Gaming met giving this Halloween for the team at the West Columbia Gorge Humane Society.
Over the holiday weekend, Vancouver-based professional gamer and foster kitten parent Jake Straus, who goes by the tag GernaderJake, raised $50,000 during two 12-hour Twitch streams Oct. 28-29.
Twitch is an interactive livestream platform where users can stream their own video games, talk shows, music and e-sport competitions.
Straus and his wife, Kelsey Straus, have been fostering two kittens from the Washougal shelter for a little more than a year, so the idea of using gaming to give back to the local shelter in his community seemed like an easy decision, Jake Straus said.
While the gamer has previously used his platform to raise funds for other organizations, this particular contribution is the largest for both him and the West Columbia Gorge Humane Society.
“It feels very empowering to have so many people watching me, but it brings a whole new layer when we do something like this fundraiser,” Straus said. “We take what we already do on a daily basis, which is to support each other and try to make each other’s day, and add a whole layer of meaning.”
The West Columbia Gorge Humane Society, established in 1994, dedicates its services and programs to supporting the animals in need from its community. Executive Director Michelle Simeone dubbed the unexpected success “Gaming for Good.” She and other members of the team expressed both shock and gratitude at the fundraiser’s results.
Simeone and Peggy DiPrima, development director, said most third-party fundraisers typically generate a few thousand dollars, making Straus’ livestream donation the largest ever contributed by a third party.
“We were both blown away because we had no idea what Twitch was,” Simeone said. “We’ve always wanted to know how to tap into the younger generations, and then this happened. The generosity and ease that Jake made this happen was incredible.”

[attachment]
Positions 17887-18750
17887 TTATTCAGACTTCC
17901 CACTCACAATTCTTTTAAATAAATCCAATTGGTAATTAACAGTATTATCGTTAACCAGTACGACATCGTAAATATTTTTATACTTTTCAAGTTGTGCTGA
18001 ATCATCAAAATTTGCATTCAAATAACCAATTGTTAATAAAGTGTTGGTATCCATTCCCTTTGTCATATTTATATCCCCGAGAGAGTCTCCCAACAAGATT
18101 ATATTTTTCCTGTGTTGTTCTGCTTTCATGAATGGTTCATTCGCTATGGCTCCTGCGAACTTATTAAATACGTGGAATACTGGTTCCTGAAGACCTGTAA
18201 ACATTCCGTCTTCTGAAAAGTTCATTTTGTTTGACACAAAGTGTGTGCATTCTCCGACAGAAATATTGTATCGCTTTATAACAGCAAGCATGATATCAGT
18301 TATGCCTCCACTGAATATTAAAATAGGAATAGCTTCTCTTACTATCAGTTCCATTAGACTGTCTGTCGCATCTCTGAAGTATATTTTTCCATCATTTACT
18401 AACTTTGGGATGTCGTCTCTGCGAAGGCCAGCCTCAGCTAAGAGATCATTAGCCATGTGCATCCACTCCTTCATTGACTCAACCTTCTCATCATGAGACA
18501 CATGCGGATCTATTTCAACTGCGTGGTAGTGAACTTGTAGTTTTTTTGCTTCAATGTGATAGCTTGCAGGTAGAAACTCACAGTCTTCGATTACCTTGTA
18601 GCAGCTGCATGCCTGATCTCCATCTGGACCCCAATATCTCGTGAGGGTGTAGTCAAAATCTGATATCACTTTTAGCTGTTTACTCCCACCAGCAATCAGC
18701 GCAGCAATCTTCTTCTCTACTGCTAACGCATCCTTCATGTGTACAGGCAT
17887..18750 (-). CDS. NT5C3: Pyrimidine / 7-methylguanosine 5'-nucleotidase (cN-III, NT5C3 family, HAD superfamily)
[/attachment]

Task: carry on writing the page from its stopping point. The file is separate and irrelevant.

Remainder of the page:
Gaming meets giving
Straus grew up playing Nintendo along with his brother and dad, but it wasn’t until college that things kicked off for him in the gaming world. He learned about Twitch from a friend and decided to give it a try in 2015. And in the nine years since Straus started streaming, he’s gained more than 531,000 followers.
“In my senior year of college, I started to stream on Twitch purely as a hobby,” Straus said. “I started to stream more and naturally, my viewership started to increase and it sort of snowballed.”
Straus shared that he and his wife have always been animal lovers, caring for their own two dogs, a bunny and two foster kittens.
Prior to his latest stream, Straus hosted two successful livestream fundraisers, raising $38,000 and $45,000 on separate occasions.
Straus said supporting the West Columbia Gorge Humane Society was another chance to use his platform for positive change in the animal community. Straus said through gaming, he’s found a strong sense of community, and this fundraiser was just one example of what they can do.
“It brings attention to this idea that the gaming community, which maybe doesn’t necessarily have the best image, that it does really incredible, powerful things,” Straus said. “It feels really good to not only do those things, but to sort of enlighten others on what the gaming community is capable of.”
Simeone said the donation will help to pay for soaring veterinary costs, while continuing to support animals in need.
“We have had many animals come to us recently with illness and in need of special procedures/surgeries,” she explained. “These cases cannot be handled internally or with a general practice veterinarian, so we must send these animals to specialists or a veterinary ER.”
To adopt a pet, make a donation or volunteer at the West Columbia Gorge Humane Society, visit https://wcghs.org/.
This story was made possible by Community Funded Journalism, a project from The Columbian and the Local Media Foundation. Top donors include the Ed and Dollie Lynch Fund, Patricia, David and Jacob Nierenberg, Connie and Lee Kearney, Steve and Jan Oliva, The Cowlitz Tribal Foundation and the Mason E. Nolan Charitable Fund. The Columbian controls all content. For more information, visit columbian.com/cfj.